What makes the human brain different? Study reveals clues — ScienceDaily

What distinguishes the human brain from that of all other animals — including our closest primate relatives? In an analysis of cell types in the prefrontal cortex of four species of primates, Yale researchers identified species-specific — particularly human — traits, they reported in the Aug. 25 journal science.

And they found that what makes us human may also make us susceptible to neuropsychiatric illness.

For the study, the researchers looked specifically at the dorsolateral prefrontal cortex (dlPFC), a brain region that is unique to primates and essential for higher-order cognition. Using a single-cell RNA-sequencing technique, they profiled gene expression levels in hundreds of thousands of cells collected from the dlPFC of adult humans, chimpanzees, macaques, and marmosets.

“Today, we see the dorsolateral prefrontal cortex as the core component of human identity, but we still don’t know what makes this unique in humans and what sets us apart from other primate species.” said Nenad Sestan, Harvey Professor of Neuroscience and Yale’s Kate Cushing Professor of Comparative Medicine, Genetics. and psychiatry, and the paper’s lead senior author. “Now we have more data.”

To answer this, the researchers first asked whether there are any cell types uniquely present in humans or the other non-human primate species analyzed. After grouping cells with similar expression profiles, they discovered 109 common primate cell types, but also five that were not common across species. These included a type of microglia, or brain-specific immune cell, that was only present in humans and a second type shared only by humans and chimpanzees.

The human-specific type of microglia exists throughout development and adulthood, researchers found, suggesting the cells play a role in brain maintenance rather than disease-fighting.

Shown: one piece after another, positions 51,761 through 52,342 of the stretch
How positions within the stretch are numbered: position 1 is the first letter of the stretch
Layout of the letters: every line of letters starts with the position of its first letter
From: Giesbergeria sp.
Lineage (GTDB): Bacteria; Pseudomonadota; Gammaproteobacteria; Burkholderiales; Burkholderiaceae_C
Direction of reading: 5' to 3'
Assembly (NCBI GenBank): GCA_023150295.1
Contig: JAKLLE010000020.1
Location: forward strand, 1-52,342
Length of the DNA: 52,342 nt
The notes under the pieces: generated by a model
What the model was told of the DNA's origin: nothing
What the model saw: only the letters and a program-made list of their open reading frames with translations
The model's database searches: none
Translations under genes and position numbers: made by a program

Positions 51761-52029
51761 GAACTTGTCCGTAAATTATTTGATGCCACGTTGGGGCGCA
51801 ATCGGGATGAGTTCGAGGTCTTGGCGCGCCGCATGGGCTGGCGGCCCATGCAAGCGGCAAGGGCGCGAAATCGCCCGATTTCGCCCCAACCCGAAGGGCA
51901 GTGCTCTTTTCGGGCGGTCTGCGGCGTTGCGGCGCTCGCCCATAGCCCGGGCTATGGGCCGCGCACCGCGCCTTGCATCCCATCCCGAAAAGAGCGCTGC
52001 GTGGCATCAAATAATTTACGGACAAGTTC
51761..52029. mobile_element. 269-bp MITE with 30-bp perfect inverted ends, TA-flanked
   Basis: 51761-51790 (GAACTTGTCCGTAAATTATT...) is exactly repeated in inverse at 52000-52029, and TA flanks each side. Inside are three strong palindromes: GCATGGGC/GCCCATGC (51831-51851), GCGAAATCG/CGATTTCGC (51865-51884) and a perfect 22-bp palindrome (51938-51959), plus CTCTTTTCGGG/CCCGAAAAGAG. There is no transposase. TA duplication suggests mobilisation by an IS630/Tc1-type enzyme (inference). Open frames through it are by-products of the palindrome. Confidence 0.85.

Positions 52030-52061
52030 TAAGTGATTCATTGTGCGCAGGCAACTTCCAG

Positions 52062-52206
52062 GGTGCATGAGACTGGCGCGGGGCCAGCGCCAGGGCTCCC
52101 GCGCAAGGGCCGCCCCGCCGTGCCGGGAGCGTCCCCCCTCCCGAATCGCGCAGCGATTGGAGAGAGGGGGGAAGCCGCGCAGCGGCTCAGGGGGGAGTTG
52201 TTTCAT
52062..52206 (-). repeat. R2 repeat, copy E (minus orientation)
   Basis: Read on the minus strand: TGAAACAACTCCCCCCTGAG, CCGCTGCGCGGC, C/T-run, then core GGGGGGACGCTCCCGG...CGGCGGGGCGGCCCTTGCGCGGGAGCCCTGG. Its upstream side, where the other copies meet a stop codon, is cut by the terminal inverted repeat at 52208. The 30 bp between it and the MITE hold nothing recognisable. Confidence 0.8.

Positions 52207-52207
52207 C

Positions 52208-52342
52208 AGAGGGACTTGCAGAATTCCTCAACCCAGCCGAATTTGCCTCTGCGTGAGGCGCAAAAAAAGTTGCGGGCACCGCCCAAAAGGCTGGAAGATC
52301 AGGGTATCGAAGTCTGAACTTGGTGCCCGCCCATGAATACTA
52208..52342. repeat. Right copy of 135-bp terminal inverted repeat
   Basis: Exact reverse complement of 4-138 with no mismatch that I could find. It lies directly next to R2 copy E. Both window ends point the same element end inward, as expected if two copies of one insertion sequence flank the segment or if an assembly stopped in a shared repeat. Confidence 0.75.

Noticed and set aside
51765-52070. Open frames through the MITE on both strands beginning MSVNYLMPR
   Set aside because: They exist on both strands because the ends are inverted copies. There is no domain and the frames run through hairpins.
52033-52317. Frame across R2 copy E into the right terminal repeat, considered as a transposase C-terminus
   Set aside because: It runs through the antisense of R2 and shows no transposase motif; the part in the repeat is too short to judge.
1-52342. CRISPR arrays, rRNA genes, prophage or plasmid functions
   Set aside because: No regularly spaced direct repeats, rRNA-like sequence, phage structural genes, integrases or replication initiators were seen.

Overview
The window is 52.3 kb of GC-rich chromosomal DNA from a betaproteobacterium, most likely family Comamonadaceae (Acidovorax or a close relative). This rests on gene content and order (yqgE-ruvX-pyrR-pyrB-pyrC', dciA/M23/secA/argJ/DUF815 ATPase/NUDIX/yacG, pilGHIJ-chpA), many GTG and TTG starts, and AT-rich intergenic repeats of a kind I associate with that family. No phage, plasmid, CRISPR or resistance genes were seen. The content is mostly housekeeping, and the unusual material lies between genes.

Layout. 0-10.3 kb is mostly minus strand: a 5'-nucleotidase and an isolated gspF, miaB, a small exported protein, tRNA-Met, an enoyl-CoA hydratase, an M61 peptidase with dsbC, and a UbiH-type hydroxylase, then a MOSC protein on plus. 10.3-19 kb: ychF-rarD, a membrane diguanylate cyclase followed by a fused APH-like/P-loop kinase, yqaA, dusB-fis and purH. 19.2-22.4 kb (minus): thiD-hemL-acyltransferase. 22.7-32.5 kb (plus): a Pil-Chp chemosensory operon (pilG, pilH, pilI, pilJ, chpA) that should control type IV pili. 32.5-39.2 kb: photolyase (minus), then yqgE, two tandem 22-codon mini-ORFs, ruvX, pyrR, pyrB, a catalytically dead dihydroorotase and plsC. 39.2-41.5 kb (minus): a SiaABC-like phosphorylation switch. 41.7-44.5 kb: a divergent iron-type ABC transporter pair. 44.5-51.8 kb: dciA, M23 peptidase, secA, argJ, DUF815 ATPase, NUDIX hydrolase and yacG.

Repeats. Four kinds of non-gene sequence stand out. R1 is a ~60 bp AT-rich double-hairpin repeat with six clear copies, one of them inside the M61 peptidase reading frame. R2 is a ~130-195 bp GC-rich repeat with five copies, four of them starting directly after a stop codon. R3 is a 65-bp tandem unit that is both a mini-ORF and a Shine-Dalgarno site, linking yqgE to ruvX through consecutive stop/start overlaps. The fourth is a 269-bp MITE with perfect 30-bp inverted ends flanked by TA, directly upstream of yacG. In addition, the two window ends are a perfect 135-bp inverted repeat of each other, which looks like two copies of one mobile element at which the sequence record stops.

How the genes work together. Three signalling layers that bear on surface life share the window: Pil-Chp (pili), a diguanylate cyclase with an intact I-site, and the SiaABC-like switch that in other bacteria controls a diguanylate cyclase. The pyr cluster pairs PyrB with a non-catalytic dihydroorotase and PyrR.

“We humans live in a very different environment with a unique lifestyle compared to other primate species; and glia cells, including microglia, are very sensitive to these differences,” Sestan said. “The type of microglia found in the human brain may represent an immune response to the environment.”

An analysis of gene expression in microglia revealed another human-specific surprise – the presence of the FOXP2 gene. This discovery raised great interest because FOXP2 variants have been linked to verbal dyspraxia, a condition in which patients have difficulty producing language or speech. Other studies have also shown that FOXP2 is associated with other neuropsychiatric diseases, such as autism, schizophrenia and epilepsy.

Sestan and colleagues found that this gene exhibits primate-specific expression in a subset of excitatory neurons and human-specific expression in microglia.

“FOXP2 has intrigued many scientists for decades, but we still had no idea what makes it unique in humans versus other primate species,” said Shaojie Ma, a postdoctoral fellow in Sestan’s lab and co-lead author. We are extremely excited about the FOXP2 findings because they open new directions in the study of language and disease.”

The research was funded by the National Institutes of Health and the National Institute of Mental Health.

Other authors include co-lead author Mario Skarica, associate research scientist in neuroscience at Yale School of Medicine; co-senior author Andre Sousa, assistant professor of neuroscience at the University of Wisconsin-Madison; and co-senior author Stephen M. Strittmatter, Vincent Coates Professor of Neurology and Professor of Neuroscience at Yale, chair of the Department of Neuroscience and director of the Kavli Institute for Neuroscience.

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Materials provided by Yale University. Original written by Bill Hathaway. Note: Content may be edited for style and length.

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